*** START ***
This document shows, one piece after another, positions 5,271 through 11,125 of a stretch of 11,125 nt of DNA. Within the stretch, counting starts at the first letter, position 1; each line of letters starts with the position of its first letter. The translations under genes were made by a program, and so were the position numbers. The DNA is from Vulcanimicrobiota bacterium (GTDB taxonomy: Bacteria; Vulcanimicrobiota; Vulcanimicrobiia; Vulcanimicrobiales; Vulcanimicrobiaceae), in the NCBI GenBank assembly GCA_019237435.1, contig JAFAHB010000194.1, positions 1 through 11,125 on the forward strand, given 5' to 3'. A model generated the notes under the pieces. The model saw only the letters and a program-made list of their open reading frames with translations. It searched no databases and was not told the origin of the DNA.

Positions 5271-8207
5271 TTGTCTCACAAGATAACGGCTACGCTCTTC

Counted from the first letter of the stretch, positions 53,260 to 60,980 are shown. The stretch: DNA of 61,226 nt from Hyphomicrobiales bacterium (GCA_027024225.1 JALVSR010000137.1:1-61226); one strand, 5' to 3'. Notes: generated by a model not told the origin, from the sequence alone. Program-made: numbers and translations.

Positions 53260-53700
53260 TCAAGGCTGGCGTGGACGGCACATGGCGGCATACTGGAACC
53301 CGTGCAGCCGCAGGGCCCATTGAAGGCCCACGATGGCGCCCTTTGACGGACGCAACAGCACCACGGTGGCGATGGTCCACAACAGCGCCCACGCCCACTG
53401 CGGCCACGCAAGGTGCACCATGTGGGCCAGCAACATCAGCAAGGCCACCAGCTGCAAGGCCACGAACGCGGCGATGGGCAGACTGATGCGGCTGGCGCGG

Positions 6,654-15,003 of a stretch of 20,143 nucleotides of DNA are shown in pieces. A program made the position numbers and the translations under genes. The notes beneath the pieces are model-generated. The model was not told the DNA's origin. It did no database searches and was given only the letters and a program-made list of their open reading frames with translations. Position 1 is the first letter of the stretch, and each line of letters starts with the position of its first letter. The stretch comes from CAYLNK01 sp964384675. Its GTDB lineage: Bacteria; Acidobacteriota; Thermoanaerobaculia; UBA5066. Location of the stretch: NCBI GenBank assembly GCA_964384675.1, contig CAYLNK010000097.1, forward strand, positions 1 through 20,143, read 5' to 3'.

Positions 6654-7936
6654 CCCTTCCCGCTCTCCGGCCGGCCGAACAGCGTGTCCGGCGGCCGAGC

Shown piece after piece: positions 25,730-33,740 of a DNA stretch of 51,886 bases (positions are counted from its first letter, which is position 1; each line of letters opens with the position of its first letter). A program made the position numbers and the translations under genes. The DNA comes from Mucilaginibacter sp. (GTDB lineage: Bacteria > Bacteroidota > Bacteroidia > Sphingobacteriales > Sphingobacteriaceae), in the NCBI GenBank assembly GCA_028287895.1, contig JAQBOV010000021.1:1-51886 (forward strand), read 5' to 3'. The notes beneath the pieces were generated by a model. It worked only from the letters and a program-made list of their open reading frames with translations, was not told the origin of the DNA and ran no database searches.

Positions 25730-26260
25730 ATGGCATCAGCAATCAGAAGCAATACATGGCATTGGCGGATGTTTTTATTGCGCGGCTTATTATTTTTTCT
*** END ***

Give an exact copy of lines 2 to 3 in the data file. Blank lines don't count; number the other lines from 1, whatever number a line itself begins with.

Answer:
Positions 5271-8207
5271 TTGTCTCACAAGATAACGGCTACGCTCTTC